26 April 2017

Tygerberg Hospital, one of the biggest children’s hospitals in the Western Cape, daily caters for more than 320 children and due to their length of stays, often miss out on school. Celebrated worldwide on the 23rd of April, World Book Day aims to promote a culture of reading, writing and publishing in all local languages and easy access to books for all.


The objectives of World Book Day celebrations are:

  • to raise awareness about the importance of reading
  • to reach out and give people access to books
  • to educate people to take care of their library facilities
  • to celebrate books


 Tygerberg Children’s Hospital is working towards ensuring that each child has a book to read upon discharge from the facility. Parents are their children’s first and most efficient teachers, and shared reading (reading by parents to their own children) has shown to be a very efficient way of improving vocabulary, school performance and even social interaction with peers in children. Reading is also fun, enjoyable and develops a child’s imagination.

Dr Miemie du Preez, senior paediatric consultant at Tygerberg Hospital, said: “What makes this intervention so novel is that studies have shown that the most disadvantaged children show the biggest gain in cognitive development and vocabulary when exposed to reading. Regular shared reading can positively change the structure of the developing brain.”


Linking literacy and health offers an amazing window of opportunity for early intervention and empowerment of parents. Creating a habit of shared reading has the potential to change our educational outcomes. Books are as important to a child’s future as breast milk, immunisations and access to healthcare are. We cannot do without books!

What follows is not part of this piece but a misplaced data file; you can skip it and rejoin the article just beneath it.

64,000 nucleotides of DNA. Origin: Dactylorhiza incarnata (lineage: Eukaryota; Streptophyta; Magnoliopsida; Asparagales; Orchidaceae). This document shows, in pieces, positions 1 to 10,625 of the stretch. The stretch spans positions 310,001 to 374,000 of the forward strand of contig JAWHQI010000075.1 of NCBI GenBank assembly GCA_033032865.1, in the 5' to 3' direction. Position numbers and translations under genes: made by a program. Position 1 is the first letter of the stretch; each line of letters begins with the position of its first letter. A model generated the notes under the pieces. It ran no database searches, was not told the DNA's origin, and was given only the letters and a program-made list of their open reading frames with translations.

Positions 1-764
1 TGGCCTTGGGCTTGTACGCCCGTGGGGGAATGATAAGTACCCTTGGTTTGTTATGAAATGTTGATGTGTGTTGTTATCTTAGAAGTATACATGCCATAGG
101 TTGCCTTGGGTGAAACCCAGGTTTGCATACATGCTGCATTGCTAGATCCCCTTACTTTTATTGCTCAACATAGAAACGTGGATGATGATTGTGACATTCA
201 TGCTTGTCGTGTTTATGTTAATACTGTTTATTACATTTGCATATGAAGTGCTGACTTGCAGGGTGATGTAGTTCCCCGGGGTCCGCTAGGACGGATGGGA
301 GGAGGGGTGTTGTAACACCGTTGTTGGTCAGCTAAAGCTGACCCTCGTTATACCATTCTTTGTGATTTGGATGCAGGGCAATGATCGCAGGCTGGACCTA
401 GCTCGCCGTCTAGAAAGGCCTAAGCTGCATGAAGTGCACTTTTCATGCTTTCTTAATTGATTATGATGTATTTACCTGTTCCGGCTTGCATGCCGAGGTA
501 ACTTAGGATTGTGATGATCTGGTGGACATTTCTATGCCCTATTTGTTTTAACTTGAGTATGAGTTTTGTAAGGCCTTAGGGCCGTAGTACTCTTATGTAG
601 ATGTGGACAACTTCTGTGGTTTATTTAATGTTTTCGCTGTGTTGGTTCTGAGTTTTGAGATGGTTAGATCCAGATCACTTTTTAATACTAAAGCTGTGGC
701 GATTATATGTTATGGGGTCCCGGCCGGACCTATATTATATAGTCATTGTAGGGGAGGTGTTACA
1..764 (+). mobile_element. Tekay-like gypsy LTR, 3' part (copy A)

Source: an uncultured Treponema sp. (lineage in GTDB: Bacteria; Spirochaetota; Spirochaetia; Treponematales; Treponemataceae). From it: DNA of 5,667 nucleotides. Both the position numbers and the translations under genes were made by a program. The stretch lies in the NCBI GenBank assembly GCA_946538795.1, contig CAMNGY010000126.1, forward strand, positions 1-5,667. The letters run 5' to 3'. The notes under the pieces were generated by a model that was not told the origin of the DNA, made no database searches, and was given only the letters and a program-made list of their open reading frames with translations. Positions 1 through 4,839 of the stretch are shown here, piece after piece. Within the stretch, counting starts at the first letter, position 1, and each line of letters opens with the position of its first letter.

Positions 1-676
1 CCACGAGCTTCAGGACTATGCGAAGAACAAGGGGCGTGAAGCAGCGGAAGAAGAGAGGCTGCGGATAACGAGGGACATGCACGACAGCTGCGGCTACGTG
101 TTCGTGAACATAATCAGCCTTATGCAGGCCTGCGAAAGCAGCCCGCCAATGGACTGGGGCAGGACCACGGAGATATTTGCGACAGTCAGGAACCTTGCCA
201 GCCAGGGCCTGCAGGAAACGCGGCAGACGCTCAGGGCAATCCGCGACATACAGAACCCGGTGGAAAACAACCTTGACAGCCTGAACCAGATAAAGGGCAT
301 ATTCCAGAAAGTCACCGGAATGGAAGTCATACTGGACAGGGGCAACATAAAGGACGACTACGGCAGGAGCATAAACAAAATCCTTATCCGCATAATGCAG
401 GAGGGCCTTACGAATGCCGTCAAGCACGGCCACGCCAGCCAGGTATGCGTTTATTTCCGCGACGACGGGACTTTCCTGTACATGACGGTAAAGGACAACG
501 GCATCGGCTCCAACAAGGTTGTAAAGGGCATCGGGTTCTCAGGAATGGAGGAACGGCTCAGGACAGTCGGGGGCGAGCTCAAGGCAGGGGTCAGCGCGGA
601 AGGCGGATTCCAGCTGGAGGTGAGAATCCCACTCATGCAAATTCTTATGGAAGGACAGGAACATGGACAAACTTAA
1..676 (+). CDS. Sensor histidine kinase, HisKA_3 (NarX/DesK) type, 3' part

“Apart from nurturing a love for books, reading also creates opportunities for parents and children to interact develop a connection and have fun. Hospital attendance and admission creates an opportunity to promote, and introduce shared reading to parents,” said Du Preez.


Currently the following book sharing initiatives are in place at the hospital:

  1. Reading to premature babies has shown to be beneficial. Currently every baby admitted into our neonatal wards receives a nursery rhyme book (in the mother’s native language). The parents have a “Script to Read” and read to the babies daily. At premature follow-up at the clinic, they receive a picture book in their own language as a gift.
  2. Tygerberg Hospital School has a beautiful well-stocked library and the school has opened its doors to the parents and children of the hospital.  It has books in all the native languages. Currently medical students are taking the children and parents to the school library twice a week. We strongly emphasise the “Play with Books” aspect and tell them about libraries and the free availability of books in their communities.
  3. For the children that are too ill to go to the library, we have trolleys of books; currently we have volunteers that take the trolleys to the wards three days a week.
  4. The book-sharing initiative is serving both OPD (Outpatients Department) waiting rooms. Outpatients is the ideal place to introduce shared reading. The volunteers take the book trolley around to the parents waiting in the waiting room. They give information on shared reading with an emphasis on “having fun with books” and demonstrate how to read to a child. Posters in Outpatients and wards advertise reading as fun.
  5. Each consulting room in G-Ground is stocked with a book box. It consists of picture books in the three main languages of patients we service (Afrikaans English and isiXhosa). Each patient receives a gift (a book) that they can choose from the attending doctor and advise about the importance of shared reading.


Tygerberg Children’s Hospital appeal to the community to donate books. It can be second-hand, but in a good condition. Currently we do not have enough books to stock specialised clinics like cardiology or pulmonology. Xhosa books are much needed, as native language promotion is important, but the availability is limited. The Nalibali website offers beautiful Xhosa books that can be downloaded free from charge but the printing costs is high though.


Media Enquiries: 

Laticia Pienaar


Communications Officer

Tygerberg Hospital

Fax: 086 601 5218

Telephone: 021 938 5454